Wednesday, February 22, 2006

Network externalities & the steady state blog

Mr X is a self-important individual who seeks both a blog audience and the articulation of his idiosyncratic tastes. The utility Mr X gets from blogging depends on the degree to which he can be idiosyncratic and pursue his own preferences in his posting (measured by D, for distinctiveness of his average post) and the number of bloggers who visit X's site N. Suppose X gains utility U = U(N, D), an increasing function of both numbers and distinctiveness. Suppose X wants to maximise steady state U. Suppose, too, the evolution of N is logistic with:

N - N(-1) = I*N(-1)(K - N(-1)) - G(D)

where G(D), an increasing function of D (for simplicity take G= D^2), describes the disincentive effect of very distinctive blog postings on the resident population's demand for the blogsite. The potential population of blog posters is K and I is an index of how intrinsically interesting X is as a blogger (a parameter determined by Mr X's genes that X cannot control).

Of course there may not be an interior steady state here. People will only post to X's blog if others do (they don't just want to respond to X, they want others to read their responses) and initially there will be few who do post so he might have to bribe a few of his friends to get the ball rolling, advertise himself, or rely on prompts from other successful blog sites. A big problem is to generate enough initial positive externalities to make the blogsite viable. If there is an interior steady state equilibrium it will occur when D^2 = IN(K-N). Solving this for N we get two roots:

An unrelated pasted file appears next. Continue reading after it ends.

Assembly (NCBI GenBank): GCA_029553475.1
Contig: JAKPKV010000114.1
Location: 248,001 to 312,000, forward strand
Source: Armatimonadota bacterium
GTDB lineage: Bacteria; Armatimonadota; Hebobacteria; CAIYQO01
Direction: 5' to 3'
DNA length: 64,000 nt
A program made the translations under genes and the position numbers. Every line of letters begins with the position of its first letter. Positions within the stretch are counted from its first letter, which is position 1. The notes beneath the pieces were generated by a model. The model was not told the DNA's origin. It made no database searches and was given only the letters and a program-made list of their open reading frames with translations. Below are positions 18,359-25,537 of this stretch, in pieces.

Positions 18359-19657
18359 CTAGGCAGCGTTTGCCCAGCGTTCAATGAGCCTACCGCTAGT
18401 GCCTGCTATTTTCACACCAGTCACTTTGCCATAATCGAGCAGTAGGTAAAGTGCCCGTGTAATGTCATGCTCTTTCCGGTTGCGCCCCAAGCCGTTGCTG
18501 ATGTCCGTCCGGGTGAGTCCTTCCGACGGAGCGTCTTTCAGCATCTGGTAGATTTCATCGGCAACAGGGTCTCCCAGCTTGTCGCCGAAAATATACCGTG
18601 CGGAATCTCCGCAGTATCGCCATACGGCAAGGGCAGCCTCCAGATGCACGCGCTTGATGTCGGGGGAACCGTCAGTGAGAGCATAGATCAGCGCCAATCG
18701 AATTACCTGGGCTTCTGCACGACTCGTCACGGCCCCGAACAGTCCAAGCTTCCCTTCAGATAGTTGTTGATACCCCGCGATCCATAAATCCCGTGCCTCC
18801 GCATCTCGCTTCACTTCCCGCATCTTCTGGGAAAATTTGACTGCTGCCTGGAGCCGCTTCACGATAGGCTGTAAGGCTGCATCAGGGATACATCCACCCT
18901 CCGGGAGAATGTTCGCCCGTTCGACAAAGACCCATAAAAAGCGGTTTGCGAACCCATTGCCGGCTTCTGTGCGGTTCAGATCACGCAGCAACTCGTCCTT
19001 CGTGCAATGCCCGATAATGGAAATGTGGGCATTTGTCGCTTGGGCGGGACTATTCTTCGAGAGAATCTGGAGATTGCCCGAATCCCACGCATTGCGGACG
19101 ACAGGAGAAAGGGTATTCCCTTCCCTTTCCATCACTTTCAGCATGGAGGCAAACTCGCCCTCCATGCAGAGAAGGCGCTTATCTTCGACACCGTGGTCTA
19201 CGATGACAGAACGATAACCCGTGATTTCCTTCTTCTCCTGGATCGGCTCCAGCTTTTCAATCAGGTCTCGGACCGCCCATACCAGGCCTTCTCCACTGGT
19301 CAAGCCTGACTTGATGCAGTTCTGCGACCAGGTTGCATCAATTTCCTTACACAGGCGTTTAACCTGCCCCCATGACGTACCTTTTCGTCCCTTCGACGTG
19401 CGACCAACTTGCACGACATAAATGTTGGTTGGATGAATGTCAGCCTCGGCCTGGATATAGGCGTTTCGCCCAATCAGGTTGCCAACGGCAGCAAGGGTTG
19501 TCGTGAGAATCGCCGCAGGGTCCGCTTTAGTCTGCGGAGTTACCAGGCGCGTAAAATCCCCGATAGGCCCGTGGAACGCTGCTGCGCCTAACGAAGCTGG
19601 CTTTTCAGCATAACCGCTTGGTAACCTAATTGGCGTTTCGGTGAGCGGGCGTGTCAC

N= K/2-sqrt((K^2-4(D^2)/I)/2 and

The smaller root here is dynamically unstable so take N as the second, larger root. This is the equilibrium X can hope to get to provided he can generate enough network externalities initially. This equilibrium blog audience size depends positively on the size of the potential blogging population (K) and on how interesting X is (I). But it depends negatively on how idiosyncratic X's views are. Indeed an upper bound on the distinctiveness of his postings is provided by the fact that D must be less than or equal to K*sqrt(I)/2. For values of D greater than this X will never be able to secure a positive equilibrium blog audience. This upper bound is more likely to be satisfied the larger is the potential audience and the more interesting X is.

Substituting this root back into the expression for U and maximising U with respect to D gives the optimal average level of distinctiveness of a posting and substituting this back into the expression for the root gives the optimal steady state audience.

One could complicate this by considering non-steady state dynamics. Mr X might initially offer non-idiosyncratic posts with wide appeal to help generate the network externalities sought and then go for more idiosyncratic posts that suit his own tastes long-term. But the steady state blog-posting audience is independent of such shenanigans. These only determine whether or not the blog is viable or not.

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